by Eyal Hareuveni (All About Jazz)
«Volt / Revolt brings together three highly gifted Norwegian jazz musicians who wanted to try something completely different. All the music is spontaneously improvised, but its ingredients owe more to raw metal, punk, noise and electronic experimental sounds than to the rich jazz legacy. This is by no means an attempt to create cerebral, forward-thinking music, but to enjoy exploring the sonic options of such free form formats. The trio even declares that “no intellectuals were harmed during the recording of this album, but some elitists were offended.”
The three musicians— guitarist Petter Vågan, who has collaborated with such outfits such as Motif and Trondheim Jazz Orchestra; bassist Rune Nergaard, a member of Bushman’s Revenge who has also recorded with saxophonists Tore Brunborg and Eirik Hegdal; and drummer Henning Calsen—met during their studies at the Trondheim conservatory. All three add electronic effects to their instruments, pushing the vibrant improvised sounds even further.
There is no knowing which way Marvel Machine will go on this debut. Some of the pieces are abstract sound poem (the repetitive, ringing “Node”) or loose flirtations with abstract, heavy metal sounds that take five minutes to gel into clear rhythmic form (“Meanwhile, Back On Earth”). The calmly cinematic “Rimrocked” is, nevertheless, dark and threatening, all its sounds distorted and processed. The trio continues to experiment with processed noisy textures on “Nightmarchers,” while still managing to follow a rigid electronic pulse. “Fog Of War” and the closing “9 To 5 Rebel” are minimalist experiments with dark atmospheric sounds.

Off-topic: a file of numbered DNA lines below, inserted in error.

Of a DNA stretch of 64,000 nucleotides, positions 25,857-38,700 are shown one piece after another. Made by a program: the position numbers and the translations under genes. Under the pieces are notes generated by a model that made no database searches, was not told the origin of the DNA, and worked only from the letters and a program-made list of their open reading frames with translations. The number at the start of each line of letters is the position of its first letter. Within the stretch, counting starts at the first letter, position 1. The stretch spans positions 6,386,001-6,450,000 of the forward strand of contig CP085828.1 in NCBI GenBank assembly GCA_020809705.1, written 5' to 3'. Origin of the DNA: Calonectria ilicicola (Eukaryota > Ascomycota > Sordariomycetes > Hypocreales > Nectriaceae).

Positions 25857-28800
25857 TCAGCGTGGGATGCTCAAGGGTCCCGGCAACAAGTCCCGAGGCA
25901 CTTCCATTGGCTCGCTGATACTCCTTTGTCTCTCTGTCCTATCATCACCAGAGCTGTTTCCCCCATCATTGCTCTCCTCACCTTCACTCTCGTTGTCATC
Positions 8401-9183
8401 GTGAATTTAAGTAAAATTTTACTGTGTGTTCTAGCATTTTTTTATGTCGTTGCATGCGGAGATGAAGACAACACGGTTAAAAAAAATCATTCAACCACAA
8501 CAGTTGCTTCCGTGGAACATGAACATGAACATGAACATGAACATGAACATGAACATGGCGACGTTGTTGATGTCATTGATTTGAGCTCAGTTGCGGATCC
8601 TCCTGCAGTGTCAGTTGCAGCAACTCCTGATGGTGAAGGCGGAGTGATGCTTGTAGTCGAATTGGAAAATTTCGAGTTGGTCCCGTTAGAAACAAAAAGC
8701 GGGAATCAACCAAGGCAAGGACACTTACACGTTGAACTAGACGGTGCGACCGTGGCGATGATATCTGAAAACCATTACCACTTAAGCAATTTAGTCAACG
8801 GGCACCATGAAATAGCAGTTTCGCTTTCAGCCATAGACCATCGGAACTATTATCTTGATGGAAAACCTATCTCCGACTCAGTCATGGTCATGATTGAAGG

Elsewhere, the trio attempts to lock the free flowing improvisations into song formats. The fractured heavy rhythm of the title piece dictates the structure of this slow-brewing improvisation. “Plongcore” disguises, at its beginning, as a metallic onslaught, but ultimately dissolves into dense interplay. The thick, thumping bass playing, the hammering drums throughout and the thorny guitar lines on “CircleKing” or “Horseplay” may sound like a tribute to recent power trios such guitarist Raoul Björkenheim, bassist Bill Laswell and drummer Morgan Ågren’s Blixt, (Cuneiform, 2010)—clearly an influence on this trio—but Marvel Machine possesses its own strong sonic print. “Shell Shock” is a powerful display of cathartic interplay from its first note.
Whatever path this trio follows, it delivers a convincing and promising musical journey.»
-Eyal Hareuveni, All About Jazz (US)